We hadn’t reached the front gate when he spied a trail of ants. We knelt down to take a closer look and studied them intently as they navigated their busy workaday world.
There was no straight path to our destination. There were gutters to investigate, low fences to walk along, pine cones and pretty leaves to collect and sticks to carry. There were shadows to chase and questions to answer … a fireman to wave to and trucks to count.
A blind man passed by with his white cane and we sat on a fence and talked about what it would be like to not be able to see.
We sniffed flowers, watched an industrious bumble bee and even discovered a fat green caterpillar enjoying his breakfast. I marvelled at the wide-eyed wonder of childhood and felt the deep joy and privilege of being apart of it even for that moment.
I remember being called to the school by my son’s teacher who was displeased because he was always looking out the window at the building being constructed next door, rather than paying attention to her. I asked if he knew what she had taught and she agreed he did, so I was left wondering why there was a problem. She didn't know he would go on to become an industrial arts teacher and maybe those days at the window were part of the journey that lead him to that destination.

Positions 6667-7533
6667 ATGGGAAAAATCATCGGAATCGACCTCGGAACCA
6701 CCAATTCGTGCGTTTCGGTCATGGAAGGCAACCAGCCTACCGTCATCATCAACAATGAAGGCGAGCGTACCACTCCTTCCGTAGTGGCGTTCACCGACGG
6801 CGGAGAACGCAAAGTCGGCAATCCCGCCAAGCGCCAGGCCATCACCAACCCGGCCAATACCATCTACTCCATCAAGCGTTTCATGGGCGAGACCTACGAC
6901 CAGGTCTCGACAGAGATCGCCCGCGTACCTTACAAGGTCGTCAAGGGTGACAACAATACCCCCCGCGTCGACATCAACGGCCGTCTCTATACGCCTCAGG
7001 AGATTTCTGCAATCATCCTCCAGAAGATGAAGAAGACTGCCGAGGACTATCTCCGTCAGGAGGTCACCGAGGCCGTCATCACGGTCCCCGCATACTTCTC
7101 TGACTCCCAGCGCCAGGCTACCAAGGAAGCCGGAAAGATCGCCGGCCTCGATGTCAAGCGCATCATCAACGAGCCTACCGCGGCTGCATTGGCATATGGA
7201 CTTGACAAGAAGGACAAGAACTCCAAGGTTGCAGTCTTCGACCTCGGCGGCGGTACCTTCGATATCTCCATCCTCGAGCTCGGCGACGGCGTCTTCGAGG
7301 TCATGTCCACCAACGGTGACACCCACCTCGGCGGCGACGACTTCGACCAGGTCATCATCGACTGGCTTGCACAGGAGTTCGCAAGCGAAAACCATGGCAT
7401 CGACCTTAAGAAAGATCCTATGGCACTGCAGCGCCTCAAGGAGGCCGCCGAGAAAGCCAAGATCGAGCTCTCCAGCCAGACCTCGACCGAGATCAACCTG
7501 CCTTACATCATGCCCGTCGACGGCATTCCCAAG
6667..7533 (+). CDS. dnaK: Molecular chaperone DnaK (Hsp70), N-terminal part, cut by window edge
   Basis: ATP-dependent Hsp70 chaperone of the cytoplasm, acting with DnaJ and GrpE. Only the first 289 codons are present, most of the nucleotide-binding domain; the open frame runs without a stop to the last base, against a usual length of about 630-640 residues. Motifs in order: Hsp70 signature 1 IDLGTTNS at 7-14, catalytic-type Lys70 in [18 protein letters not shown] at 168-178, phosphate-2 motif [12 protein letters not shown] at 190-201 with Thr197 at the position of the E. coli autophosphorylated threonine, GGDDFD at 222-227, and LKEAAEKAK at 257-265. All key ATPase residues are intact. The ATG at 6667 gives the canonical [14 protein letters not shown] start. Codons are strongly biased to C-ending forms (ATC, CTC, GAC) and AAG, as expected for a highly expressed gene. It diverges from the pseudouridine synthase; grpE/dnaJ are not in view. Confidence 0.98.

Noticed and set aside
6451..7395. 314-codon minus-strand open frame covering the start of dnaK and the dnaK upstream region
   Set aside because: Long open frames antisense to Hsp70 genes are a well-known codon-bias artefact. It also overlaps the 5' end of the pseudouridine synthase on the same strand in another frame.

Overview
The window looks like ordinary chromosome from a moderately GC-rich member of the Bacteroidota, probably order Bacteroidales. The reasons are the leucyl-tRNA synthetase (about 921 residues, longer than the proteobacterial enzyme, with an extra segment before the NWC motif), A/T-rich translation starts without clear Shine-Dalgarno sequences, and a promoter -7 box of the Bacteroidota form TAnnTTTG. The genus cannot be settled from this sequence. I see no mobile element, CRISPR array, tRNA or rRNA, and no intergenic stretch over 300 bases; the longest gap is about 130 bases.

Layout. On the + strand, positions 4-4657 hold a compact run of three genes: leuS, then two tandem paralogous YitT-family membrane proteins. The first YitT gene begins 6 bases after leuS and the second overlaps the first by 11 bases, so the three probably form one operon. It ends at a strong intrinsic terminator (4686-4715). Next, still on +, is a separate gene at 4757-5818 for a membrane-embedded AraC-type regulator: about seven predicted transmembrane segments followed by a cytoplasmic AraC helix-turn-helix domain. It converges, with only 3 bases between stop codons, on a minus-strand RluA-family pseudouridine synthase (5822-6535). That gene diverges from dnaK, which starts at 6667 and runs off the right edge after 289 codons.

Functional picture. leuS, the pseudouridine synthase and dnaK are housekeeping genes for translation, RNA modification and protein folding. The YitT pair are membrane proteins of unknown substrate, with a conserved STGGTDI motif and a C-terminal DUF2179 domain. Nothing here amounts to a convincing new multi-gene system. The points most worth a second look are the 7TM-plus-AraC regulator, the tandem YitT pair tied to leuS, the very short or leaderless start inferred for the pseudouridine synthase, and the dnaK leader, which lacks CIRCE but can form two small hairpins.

It’s so easy to travel through life focused on the destination and to miss the richness of the journey.
In 2009 I visited missionaries in Africa. Everything was new and exciting. I drank it in like a thirsty child … the sights and sounds, the people, the colours, the textures and the smells. My senses were on high alert! Every moment was filled with new discoveries. One of the missionaries who had worked there for over 20 years was fascinated as she saw me engaging with ‘first eyes’ … seeing it all for the first time as she had all those years ago. For her it had become commonplace and familiar and had lost its wonder. She told me she got to see it again with fresh eyes, through mine.
I want 2018 to be more about the journey and less about the destination. I want to live it with more childlike wonder ... with more detours ... to be more available and more aware. I want to wave to the fireman, notice the blind man and look out the window. I want to be constantly surprised by life.
Will you join me?